Komodo Island and Rinca Island, The Only Habitat in The World for Komodo

Komodo island

Komodo Island (Pulau Komodo – Indonesian) and Rinca Island are the only habitats in the world for Komodo. For this reason, the existence of Komodo is very protected to prevent Komodo from extinction.

Komodo (Varanus komodoensis) is a predator, the last and the only giant lizard in the world. They can wait hours for a sizable meal to wander within range before launching a deadly attack with their large, curved, serrated teeth. Komodo dragons usually hunt for prey that is weak or injured. Komodo only needs one deadly venomous bite to conquer their prey and eat it for days. Animals weigh about 165 kg or 100 kg when the Komodo stomach is empty. We can find these endangered animals only in Komodo National Park.

Komodo National Park

Komodo National Park
Komodo Dragon – Photo: S Mitsuko

You may also like: Loh Buaya Komodo National Park | Rinca Island

The Komodo National Park was declared A World Heritage Site and Man and Biosphere Reserve by UNESCO in 1986. At its peak on November 11, 2011, the New 7 Wonders announced that the island was among seven World Wonder winners along with the Amazon forest, Halong Bay, Iguazu waterfall, Jeju Island, Puerto Princesa River and Table Mountain.

Komodo National Park includes three main islands, Komodo Island, Rinca Island and Padar Island, plus other small islands with an area of 603 square kilometres. Considering the importance of conserving the habitat of Komodo dragons, the Komodo National Park is expanded to 25 sq km reaching Banta Island and 479 sq km of marine waters. In total, around 2500 Komodo dragons are living in this region. They live in savannas, rainforests, white sand beaches and coral reefs.


What’s On in Komodo National Park?

As well as being home to the Komodo dragon, the Park provides refuge for many other notable terrestrial species, such as the orange-footed scrub fowl, an endemic rat, and the Timor deer. Moreover, the Park includes one of the richest marine environments, including coral reefs, mangroves, seagrass beds, seamounts, and semi-enclosed bays. These habitats harbour more than 1,000 species of fish, some 260 species of reef-building coral, and 70 species of sponges. Dugong, sharks, manta rays, and at least 14 species of whales, dolphins, and sea turtles also make Komodo National Park their home.

What distinguishes Komodo on Rinca and Komodo Islands? At Komodo Island, the natural condition is dominated by more forests, while there are more savannahs on Rinca Island. The savannah on Rinca Island is very wide, visible barren to the top of the hill. But that is what is an interesting sight on Rinca Island. The condition of the geographical contours on Rinca Island, which has more savanna and tends to heat the weather, also makes Komodo will be more aggressive than on Komodo Island.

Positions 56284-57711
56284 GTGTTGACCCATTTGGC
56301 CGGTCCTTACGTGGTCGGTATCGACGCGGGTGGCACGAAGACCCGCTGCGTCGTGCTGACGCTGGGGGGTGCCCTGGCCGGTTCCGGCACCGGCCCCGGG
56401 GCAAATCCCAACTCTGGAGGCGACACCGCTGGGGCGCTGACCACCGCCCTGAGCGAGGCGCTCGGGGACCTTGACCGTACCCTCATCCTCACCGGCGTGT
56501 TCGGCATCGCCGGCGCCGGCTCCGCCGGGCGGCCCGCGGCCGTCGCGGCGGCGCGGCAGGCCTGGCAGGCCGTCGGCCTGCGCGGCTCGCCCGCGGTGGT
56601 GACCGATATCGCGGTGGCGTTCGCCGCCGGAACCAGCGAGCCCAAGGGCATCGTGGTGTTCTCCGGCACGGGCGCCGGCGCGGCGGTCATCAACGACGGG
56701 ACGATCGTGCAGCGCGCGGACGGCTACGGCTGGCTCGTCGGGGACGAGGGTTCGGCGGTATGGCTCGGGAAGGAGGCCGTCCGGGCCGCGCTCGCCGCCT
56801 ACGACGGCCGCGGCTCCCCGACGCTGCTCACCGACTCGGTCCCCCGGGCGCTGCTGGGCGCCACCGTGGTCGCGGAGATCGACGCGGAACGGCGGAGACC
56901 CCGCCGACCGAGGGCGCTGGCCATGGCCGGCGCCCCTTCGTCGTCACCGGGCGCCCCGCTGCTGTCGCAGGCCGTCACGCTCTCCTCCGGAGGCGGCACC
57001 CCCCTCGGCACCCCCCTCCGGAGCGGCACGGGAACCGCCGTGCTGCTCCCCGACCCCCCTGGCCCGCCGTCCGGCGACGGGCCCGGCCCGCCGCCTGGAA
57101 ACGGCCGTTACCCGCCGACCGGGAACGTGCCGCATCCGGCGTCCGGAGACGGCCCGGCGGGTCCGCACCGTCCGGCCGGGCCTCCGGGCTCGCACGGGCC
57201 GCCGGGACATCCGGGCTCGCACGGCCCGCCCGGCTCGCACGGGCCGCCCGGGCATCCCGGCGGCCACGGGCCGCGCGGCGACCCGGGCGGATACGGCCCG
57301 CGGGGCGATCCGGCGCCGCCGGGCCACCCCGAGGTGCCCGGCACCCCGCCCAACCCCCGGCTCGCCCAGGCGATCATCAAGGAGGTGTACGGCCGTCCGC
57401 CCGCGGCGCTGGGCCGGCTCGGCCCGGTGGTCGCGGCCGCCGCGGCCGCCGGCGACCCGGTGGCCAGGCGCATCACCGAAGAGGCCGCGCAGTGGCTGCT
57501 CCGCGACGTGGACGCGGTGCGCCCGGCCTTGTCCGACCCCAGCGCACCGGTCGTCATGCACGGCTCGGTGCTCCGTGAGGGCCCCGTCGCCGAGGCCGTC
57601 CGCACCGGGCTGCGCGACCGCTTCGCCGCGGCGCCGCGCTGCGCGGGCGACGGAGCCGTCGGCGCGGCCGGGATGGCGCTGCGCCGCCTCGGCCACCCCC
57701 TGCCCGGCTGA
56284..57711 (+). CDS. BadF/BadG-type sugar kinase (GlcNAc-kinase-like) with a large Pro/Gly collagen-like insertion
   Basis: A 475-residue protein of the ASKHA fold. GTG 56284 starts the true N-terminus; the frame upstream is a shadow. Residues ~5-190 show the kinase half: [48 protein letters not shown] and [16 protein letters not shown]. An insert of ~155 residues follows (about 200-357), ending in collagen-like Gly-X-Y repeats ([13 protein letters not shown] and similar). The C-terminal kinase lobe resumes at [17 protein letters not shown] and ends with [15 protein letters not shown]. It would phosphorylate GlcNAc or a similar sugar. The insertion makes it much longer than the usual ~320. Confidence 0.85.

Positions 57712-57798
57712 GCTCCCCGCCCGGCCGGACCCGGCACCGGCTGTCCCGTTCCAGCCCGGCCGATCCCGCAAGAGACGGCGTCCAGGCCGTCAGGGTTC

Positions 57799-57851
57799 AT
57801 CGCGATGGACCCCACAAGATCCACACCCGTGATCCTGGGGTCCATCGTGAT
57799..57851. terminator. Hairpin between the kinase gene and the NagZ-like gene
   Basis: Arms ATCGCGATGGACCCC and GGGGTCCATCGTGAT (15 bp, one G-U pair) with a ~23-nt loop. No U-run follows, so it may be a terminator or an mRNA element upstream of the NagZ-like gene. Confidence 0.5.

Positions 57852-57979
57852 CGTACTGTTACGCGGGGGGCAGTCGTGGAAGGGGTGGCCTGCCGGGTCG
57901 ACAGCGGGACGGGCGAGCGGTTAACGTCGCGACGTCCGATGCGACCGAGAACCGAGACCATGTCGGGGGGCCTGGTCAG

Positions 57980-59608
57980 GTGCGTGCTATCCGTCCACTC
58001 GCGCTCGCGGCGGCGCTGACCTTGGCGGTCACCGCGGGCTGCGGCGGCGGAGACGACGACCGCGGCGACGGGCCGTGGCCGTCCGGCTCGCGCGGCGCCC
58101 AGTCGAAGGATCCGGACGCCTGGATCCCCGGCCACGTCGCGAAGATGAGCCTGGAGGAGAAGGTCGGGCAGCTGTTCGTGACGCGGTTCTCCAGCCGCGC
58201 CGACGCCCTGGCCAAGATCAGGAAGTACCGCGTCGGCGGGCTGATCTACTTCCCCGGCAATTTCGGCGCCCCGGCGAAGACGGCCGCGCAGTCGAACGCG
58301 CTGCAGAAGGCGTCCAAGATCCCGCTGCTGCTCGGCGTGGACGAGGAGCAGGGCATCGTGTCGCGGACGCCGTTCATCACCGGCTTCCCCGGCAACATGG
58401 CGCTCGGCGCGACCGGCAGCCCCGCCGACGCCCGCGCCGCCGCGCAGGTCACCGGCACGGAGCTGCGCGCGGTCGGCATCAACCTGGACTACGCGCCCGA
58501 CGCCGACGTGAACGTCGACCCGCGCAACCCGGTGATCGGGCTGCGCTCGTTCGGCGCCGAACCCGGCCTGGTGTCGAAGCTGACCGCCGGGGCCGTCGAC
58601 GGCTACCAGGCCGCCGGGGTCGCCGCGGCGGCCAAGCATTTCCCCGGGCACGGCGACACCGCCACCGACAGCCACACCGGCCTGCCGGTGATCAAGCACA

Komodo National Park is located between Sumbawa Island and Flores Island. It’s administratively located in Komodo District, West Manggarai Regency, East Nusa Tenggara. Uniquely, this Park is located in the Wallace area of Indonesia. The Wallace region is formed from a meeting of two continents that form a unique row of volcanic islands and consists of a mixture of birds and animals from Australia and Asia. That is why Komodo National Park has 254 species of plants, 58 species of animals and 128 species of birds. No wonder if not only dragons that we can meet here but also horses, wild bulls, deer, male wild boar and various types of birds.

How to reach Komodo National Park

Reaching the National Park of Komodo is relatively easy. Daily flights are available on the route Bali – Labuan Bajo or Komodo Island Airport – Bali, each of which takes about 1.5 hours. If the weather allows you try a motorboat that connects between islands from Sape in West Nusa Tenggara. Pelni ships from Bali and Lombok stop here every two weeks.

Important Note;

Komodo has a strong sense of smell and can smell blood up to 5 kilometres; for security reasons, menstruating women should not visit Komodo Island and Rinca Island because it is more vulnerable to attack by Komodo.

You may also like: Explore the surrounding countryside of Yogyakarta

JC. Princen

“Success is best when it's shared.”

Recommended Articles